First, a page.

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Home » No better way for Somalia to celebrate International Day of Democracy than to see the urgent reversal of repressive and archaic legislations

No better way for Somalia to celebrate International Day of Democracy than to see the urgent reversal of repressive and archaic legislations

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Today, 15 September 2022, The National Union of Somali Journalists (NUSOJ) joins the rest of the World in commemorating the International Day of Democracy. The theme for 2022 is the importance of media freedom to democracy, peace, and delivering on the Sustainable Development Goals (SDGs). This is clear affirmation that a strong and independent media is an essential ingredient in a democratic society.

The litmus test for democracy to exist and democratic governance to thrive in Somalia is hinged on the manner in which basic freedoms are enjoyed and exercised to the fullest extent. These freedoms are guaranteed by the Provisional Constitution of Somalia and protected by international human rights law. At the heart of these freedoms is the right to freedom of expression.

The current abysmal state of freedom of expression in Somalia is an open secret. Journalists are violently targeted, persecuted and incarcerated. Reporters receive threats of all kinds on an almost daily basis, while news media organisations are forced to refrain or censor themselves to avoid retaliatory actions.

While such organised repression can be found in every corner of the country, it is made worse by the undemocratic laws still present in the statute books of Somalia. Leading the pack is the Penal Code of Somalia, containing such obnoxious, draconian and outdated provisions it succeeds in making a mockery of any semblance of democracy Somalia has been aspiring to achieve. This archaic legislation, to which many in the criminal justice system subscribe, criminalises the independent practice of journalism, curtails all aspects of freedom of expression and contradicts the Provisional Constitution of Somalia.

Rather than making democracy a lived reality in Somalia, there have been increasing efforts to strengthen the repressive legal regime in the country. Ignoring the advocacy cries and critical voices of the media fraternity, the Amended Media Law of 2020 contains undemocratic provisions that restrain journalists from operating freely. This facilitates the legal hauling of journalists to any court and forcing the exposure of confidential sources. In addition, the legislation makes provision for the establishment of a media council that would further curtail the independence of the media.

For the past 10 years, successive governments failed to fulfil a constitutional provision (article 32) that dictates the enactment of the Access to Information Law, a key piece of legislation for a democratic society which is critical for empowering the public to make decisions, holding both the Federal Government of Somalia (FGS) and Federal Member States (FMSs) accountable, evaluating public officials in implementing and monitoring the Sustainable Development Goals (SDGs), and facilitating effective public participation through transparent processes.

“In Somalia, democracy is both the tool to fight injustice, suppression, inequality and authoritarianism as well as the result of this fight,” says Omar Faruk Osman, NUSOJ’s Secretary General. “As journalists we must not only serve as disseminators of information so that citizens can make informed choices, but we must be a strong voice against repression, violation of media and human rights and impunity. For Somalia to have allowed such a culture to flourish is the proverbial slap in the face of democracy. Successive governments came to power on certain oaths and promises; NUSOJ is here to ensure they uphold these ideals.”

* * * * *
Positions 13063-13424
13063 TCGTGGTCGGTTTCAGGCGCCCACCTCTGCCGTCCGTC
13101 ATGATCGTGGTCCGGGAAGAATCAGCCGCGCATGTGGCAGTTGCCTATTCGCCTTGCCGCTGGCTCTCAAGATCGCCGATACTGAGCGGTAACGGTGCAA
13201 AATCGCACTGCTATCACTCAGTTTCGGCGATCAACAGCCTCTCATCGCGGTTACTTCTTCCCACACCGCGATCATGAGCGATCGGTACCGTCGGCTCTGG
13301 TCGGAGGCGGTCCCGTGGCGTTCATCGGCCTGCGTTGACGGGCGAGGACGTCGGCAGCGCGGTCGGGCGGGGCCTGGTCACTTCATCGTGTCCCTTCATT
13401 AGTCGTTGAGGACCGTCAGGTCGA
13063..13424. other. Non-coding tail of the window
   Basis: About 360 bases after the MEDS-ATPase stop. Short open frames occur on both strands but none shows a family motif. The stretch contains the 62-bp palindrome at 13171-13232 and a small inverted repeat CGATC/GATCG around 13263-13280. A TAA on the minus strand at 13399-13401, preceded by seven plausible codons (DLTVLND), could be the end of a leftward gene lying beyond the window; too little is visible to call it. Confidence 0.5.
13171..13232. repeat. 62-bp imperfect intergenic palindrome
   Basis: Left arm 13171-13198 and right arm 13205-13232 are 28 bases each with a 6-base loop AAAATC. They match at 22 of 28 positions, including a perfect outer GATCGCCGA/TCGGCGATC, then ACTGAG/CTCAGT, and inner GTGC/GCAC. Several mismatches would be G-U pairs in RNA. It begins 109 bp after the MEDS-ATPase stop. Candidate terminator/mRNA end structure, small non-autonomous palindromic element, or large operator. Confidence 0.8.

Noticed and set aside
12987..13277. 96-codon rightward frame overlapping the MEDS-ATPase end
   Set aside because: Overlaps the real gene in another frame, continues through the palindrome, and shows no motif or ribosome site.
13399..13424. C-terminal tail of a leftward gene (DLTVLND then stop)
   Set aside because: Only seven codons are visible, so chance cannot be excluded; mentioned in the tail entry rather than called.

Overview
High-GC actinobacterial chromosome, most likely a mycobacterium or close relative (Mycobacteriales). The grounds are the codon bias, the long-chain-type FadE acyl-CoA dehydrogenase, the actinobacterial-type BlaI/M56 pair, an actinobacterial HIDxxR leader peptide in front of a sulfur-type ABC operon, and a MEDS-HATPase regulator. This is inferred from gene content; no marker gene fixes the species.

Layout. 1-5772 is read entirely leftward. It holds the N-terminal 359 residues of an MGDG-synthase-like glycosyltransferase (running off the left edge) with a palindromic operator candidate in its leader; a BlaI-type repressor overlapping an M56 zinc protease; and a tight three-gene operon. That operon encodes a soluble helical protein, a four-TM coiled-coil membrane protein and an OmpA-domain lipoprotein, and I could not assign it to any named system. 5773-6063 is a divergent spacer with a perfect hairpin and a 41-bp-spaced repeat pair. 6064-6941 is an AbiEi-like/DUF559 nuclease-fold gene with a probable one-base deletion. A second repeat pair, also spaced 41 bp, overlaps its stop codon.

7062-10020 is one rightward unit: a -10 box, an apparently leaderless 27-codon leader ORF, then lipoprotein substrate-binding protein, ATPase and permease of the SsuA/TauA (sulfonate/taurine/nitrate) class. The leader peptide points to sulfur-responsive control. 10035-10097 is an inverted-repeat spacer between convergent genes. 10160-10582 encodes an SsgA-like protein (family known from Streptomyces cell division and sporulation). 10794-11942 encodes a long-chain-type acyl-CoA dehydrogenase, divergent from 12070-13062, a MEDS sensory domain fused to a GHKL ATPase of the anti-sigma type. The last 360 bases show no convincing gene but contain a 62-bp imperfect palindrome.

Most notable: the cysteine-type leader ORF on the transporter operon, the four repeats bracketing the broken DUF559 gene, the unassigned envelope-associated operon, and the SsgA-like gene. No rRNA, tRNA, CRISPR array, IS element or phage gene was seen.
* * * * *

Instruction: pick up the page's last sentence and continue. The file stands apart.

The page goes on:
On the occasion of this International Day for Democracy, NUSOJ urges the Federal Government of Somalia to break from the past and end undemocratic actions and laws against media freedom and freedom of expression in general. Specifically, the union earnestly appeals to the Federal Government to urgently:

  1. Struck-off and repeal the provisions of the Penal Code of Somalia that are frequently being used to punish journalists and criminalise the practice of journalism.
  2. Refrain from implementing any provision of the Amended Media Law of 2020 including the formation of the national media council, and reopen this law for drastic review in an honest and transparent process to align it with international standards of freedom of expression and the provisional constitution of Somalia.
  3. Empower state institutions to effectively and swiftly address the rampant culture of impunity, and instill a culture of accountability and human rights within the security forces and among public officials when dealing with journalists.  
  4. Enact a progressive Access to Information law since democracy can only exist when citizens exercise their Right to Know amid a culture of transparency, accountability and participation, and where the federal government embraces open governance to engage Somali citizens and improve policy effectiveness and efficiency.

“We urge the new administration in Somalia to seize the initiative and take decisive steps to free the potential of the people of Somalia by ensuring a conducive democratic atmosphere in which independent thinking and free expression of ideas and opinion are not compromised, criminalised and allows for independent practice of journalism to thrive,” declared Osman.

Somalis are undoubtedly yearning for a successful transition to democracy, and on this important day, NUSOJ hopes the democratic aspiration that guarantees the democratic right to media freedom and access to information are realised.